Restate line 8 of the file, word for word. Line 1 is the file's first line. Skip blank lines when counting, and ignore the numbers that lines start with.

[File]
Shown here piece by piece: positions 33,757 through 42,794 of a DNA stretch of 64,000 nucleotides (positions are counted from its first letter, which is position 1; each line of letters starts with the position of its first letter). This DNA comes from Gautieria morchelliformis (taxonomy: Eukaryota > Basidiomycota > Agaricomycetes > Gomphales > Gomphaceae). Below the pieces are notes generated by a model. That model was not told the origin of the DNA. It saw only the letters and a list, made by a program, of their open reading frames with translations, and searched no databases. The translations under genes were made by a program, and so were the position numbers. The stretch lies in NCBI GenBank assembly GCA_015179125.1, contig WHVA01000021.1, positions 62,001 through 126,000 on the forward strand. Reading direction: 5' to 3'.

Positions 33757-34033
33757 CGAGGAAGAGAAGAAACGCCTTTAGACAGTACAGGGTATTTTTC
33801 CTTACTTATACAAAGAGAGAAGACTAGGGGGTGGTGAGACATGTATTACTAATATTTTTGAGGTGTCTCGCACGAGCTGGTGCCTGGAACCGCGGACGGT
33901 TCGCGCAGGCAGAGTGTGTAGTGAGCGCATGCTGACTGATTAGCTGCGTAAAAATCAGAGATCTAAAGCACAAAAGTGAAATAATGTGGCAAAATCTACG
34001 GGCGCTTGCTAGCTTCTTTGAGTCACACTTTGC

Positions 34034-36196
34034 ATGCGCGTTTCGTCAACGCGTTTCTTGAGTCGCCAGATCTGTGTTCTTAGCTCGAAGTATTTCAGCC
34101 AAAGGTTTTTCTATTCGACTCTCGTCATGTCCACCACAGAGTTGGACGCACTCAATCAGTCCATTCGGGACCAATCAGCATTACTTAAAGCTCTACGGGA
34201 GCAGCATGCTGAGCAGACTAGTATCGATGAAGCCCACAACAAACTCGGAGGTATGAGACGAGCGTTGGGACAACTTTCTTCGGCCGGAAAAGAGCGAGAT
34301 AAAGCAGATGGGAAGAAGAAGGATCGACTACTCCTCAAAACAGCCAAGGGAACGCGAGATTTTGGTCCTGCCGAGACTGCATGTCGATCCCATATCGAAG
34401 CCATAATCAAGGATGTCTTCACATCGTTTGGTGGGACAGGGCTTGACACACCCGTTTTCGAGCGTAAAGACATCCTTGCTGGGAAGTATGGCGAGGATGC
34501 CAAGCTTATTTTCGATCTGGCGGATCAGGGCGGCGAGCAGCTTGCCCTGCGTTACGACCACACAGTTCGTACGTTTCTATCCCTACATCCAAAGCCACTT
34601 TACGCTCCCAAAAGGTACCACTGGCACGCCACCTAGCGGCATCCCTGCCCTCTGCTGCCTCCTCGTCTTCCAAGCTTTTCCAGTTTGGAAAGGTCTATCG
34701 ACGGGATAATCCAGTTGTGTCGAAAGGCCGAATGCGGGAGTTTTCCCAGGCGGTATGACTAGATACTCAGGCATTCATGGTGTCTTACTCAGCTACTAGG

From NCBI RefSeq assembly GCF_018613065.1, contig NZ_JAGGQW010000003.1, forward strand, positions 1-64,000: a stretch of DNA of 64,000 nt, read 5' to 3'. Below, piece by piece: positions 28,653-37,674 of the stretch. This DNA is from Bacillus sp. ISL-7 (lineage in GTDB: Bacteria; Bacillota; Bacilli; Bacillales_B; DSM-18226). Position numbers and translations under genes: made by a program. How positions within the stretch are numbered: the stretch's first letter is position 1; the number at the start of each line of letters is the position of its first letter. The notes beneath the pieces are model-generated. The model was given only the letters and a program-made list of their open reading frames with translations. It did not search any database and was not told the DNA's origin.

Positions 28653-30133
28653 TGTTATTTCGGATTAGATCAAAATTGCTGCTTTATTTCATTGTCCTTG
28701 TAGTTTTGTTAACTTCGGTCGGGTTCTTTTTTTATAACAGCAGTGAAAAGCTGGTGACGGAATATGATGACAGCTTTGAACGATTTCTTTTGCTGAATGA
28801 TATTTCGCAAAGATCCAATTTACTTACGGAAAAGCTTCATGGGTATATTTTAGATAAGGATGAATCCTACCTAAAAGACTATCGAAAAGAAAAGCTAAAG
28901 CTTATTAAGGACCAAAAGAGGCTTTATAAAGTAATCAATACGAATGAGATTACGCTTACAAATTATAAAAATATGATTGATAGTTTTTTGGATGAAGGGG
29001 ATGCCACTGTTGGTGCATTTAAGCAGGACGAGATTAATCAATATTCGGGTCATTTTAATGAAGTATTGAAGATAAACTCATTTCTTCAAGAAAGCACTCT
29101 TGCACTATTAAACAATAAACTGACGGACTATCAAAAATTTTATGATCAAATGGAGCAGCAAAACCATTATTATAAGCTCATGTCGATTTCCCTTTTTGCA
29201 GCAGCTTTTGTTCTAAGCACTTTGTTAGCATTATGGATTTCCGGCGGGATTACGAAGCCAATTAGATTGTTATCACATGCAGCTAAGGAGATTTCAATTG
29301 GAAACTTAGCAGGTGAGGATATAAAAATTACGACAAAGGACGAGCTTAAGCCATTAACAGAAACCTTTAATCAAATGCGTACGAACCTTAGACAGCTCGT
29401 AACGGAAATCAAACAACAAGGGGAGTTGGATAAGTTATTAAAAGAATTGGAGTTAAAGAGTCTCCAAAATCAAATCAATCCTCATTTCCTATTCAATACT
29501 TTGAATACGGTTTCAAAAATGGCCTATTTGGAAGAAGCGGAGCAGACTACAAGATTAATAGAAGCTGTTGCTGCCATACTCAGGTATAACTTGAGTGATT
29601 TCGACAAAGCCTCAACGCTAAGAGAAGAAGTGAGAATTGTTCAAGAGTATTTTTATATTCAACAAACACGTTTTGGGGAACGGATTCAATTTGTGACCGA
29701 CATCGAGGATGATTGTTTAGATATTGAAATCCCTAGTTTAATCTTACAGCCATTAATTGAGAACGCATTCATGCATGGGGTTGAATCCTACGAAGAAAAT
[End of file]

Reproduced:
34034 ATGCGCGTTTCGTCAACGCGTTTCTTGAGTCGCCAGATCTGTGTTCTTAGCTCGAAGTATTTCAGCC